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The Relentless Reach of Laura Heilig

Thanks to a dogged San Diego detective and DNA science, a killer faces a jury 15 years after a gruesome sex homicide.

February 07, 2001|FRED DICKEY | SPECIAL TO THE TIMES

VISTA, Calif. — Late in January, as the small audience in this courtroom north of San Diego awaits the judge's entry, all eyes seek out the defendant's table, then turn away, but always turn back. It is where David Paul Frediani sits, accused of a murder that few even remember. His gaze is fixed straight ahead, seemingly locked on the state seal above the judge's empty bench. Surely, one thinks, he knows that everyone sitting behind him is staring at the back of his head.

He is tall and sinewy, a swarthy man of 46 who looks younger, with a physique even younger yet. He is an MBA who served as a financial analyst with Pacific Bell in San Francisco at the time of his arrest. In a different setting he might be considered handsome, but here he looks hard and mean, the type of man who always wins a staredown. Longtime acquaintances know little about him, but one thing is said time and again--he has problems with women.

Little notice is taken of someone nearby, a person easily overlooked and unbothered by it. She is a grandmother and a country woman whose clothes probably come from discount stores so she can save for new furniture. Her words are soft and plain. Having struggled up from the lower middle class, she is not frightened by vulnerability. She's small, not much over 5 feet, with a blond pony tail, and she's not afraid to cry.

Even so, you don't want her tracking you. She is Laura Heilig, a 50-year-old homicide detective for the San Diego County Sheriff's Department. This is her case, and because she sits here, so does Frediani. She is the one who arrested him more than a year ago.

As the lead detective, Heilig sits next to the prosecutor, facing the same direction as Frediani. At the moment, the lawyers are elsewhere, so only the two of them are at the pushed-together tables, about 8 feet apart. While waiting for court to begin, she busies herself with small tasks while he just sits there.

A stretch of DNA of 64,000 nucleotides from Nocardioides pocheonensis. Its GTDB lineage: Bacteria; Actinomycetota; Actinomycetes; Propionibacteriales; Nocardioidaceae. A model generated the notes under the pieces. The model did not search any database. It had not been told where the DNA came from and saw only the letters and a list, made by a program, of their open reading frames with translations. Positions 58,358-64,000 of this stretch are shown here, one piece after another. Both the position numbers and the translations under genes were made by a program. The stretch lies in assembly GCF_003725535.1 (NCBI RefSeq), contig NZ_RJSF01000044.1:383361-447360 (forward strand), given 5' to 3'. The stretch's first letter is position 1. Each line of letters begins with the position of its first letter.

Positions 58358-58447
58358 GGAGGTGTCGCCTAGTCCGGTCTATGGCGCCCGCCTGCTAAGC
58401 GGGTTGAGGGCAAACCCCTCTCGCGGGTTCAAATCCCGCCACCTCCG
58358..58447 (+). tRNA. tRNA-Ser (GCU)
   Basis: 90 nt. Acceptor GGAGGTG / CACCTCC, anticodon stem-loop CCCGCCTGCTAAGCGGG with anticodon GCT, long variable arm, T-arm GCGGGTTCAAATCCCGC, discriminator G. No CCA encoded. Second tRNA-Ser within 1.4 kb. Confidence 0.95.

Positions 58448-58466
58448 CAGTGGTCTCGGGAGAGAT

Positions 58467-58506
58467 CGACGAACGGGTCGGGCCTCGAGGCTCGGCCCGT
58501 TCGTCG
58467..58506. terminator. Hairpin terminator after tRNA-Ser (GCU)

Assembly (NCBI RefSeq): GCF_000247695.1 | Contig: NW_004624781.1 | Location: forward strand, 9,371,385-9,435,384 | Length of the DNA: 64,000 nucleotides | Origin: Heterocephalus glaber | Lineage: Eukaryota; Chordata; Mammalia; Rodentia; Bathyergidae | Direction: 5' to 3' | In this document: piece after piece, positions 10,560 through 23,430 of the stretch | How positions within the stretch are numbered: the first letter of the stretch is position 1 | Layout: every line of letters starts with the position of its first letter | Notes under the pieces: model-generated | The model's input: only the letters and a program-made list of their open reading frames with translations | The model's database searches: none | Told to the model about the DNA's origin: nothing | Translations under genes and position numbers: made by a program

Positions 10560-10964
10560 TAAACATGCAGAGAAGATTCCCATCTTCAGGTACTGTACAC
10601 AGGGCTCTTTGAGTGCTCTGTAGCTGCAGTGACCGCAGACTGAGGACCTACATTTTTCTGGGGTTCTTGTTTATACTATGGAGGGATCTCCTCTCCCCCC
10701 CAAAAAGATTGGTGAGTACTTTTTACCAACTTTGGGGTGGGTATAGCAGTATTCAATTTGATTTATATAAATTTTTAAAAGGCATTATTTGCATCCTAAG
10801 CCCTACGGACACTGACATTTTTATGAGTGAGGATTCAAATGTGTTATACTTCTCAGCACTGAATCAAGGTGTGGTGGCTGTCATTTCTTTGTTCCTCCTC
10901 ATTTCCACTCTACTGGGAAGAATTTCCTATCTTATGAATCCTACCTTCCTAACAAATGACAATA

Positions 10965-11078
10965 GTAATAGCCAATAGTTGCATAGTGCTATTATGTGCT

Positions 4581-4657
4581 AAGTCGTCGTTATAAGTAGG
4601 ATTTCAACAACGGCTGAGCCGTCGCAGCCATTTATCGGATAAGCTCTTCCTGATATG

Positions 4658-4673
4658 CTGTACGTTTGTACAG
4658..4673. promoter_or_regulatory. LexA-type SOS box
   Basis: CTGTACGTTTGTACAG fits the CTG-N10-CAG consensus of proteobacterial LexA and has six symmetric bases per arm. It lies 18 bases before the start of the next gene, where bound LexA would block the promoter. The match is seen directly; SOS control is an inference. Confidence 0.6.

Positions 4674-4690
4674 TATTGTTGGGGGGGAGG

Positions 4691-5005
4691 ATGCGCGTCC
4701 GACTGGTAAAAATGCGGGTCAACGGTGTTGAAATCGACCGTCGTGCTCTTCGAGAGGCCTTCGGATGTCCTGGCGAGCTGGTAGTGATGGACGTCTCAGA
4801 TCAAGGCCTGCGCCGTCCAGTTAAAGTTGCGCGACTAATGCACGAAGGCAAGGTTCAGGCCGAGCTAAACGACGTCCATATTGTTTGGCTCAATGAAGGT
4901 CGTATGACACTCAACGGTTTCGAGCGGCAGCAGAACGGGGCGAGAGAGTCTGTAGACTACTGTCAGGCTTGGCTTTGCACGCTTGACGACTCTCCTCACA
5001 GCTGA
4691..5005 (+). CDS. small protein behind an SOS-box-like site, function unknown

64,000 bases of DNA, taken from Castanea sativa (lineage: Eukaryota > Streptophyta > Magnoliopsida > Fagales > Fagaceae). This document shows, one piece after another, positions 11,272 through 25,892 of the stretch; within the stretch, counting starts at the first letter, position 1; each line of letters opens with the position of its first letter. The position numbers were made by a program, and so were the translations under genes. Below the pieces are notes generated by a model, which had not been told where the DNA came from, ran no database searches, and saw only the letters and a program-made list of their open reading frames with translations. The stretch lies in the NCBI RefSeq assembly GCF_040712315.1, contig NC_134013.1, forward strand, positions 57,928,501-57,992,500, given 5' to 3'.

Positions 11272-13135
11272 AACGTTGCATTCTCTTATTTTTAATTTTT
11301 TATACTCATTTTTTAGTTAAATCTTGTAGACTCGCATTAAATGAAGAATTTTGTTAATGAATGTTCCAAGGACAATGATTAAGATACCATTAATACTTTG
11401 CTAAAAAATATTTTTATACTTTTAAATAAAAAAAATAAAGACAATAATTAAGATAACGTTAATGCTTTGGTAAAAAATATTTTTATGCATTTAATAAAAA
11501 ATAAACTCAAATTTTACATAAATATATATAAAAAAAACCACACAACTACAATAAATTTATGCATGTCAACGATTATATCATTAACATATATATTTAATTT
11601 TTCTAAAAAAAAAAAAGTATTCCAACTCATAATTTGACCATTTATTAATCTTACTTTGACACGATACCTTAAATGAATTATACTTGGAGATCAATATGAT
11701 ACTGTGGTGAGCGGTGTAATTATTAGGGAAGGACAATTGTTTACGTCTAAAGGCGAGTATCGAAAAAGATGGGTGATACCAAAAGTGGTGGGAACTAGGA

They do not look at each other. However, she thinks of him constantly, because she is convinced that 16 years ago he broke into a woman's home and sexually molested her, and then returned a year later and murdered her to remove the threat of her testimony at his trial. The victim was a stranger. Her name was Helena Greenwood, a 35-year-old PhD biochemist who had emigrated from Britain. She was a tall, willowy woman whose friends say would thoughtlessly throw on designer clothes like items from a thrift shop.

As a leader in the exciting new field of medical DNA, she had more important things on her mind. Heilig knows the details. She has lived with them for many months. . . . On the morning of Aug. 22, 1985, after Greenwood's husband had left for work, the young scientist finished a final phone call, gathered up her work papers and, as the clock neared 9 a.m., started for the office. In the dense shrubbery outside, or perhaps hidden in the shadows of the high fence that surrounded the Del Mar house, a killer waited.

Alerted in the early afternoon by Helena's absence from work, her husband, Roger, drove home to check on her. After parking, he approached the solid-panel gate and pushed to gain entry. It wouldn't budge. He went off to the side to peer over to see what the obstruction was. He saw. It was Helena's body lying on her back at the base of the gate in the flaccid stillness of death. Homicide detectives investigated, but searching the scene proved fruitless.

The autopsy showed she had been strangled. Blood had flowed from scalp lacerations and was on her clothes and at the scene. She had fought hard. There were minute traces of blood under her torn fingernails, which the medical examiners scraped and clipped. Everything was saved and put in evidence containers. Police were certain--absolutely certain--who the killer was: her accused sex attacker, David Paul Frediani. However, though his alibi was weak, there was no evidence to tie him to the murder.

Months later, Frediani went on trial for the sex attack. Even though Helena was gone, a fingerprint he had left in her bedroom was enough to force him to plead no contest and serve three years in prison. After his release, he went back to his life in the Bay Area as a loner with few friends. He had been a prime suspect in other sex attacks before he went to prison but had no arrests following his release. Over time, the murder file was routinely moved into archives, where it reposed along with 300 other unsolved homicides. Police gradually assumed--grudgingly--that Frediani was just another one to get away with murder. To those who knew the victim, grief slowly receded and life moved on. Remembrance of Helena took on the dull coloration of the long dead.

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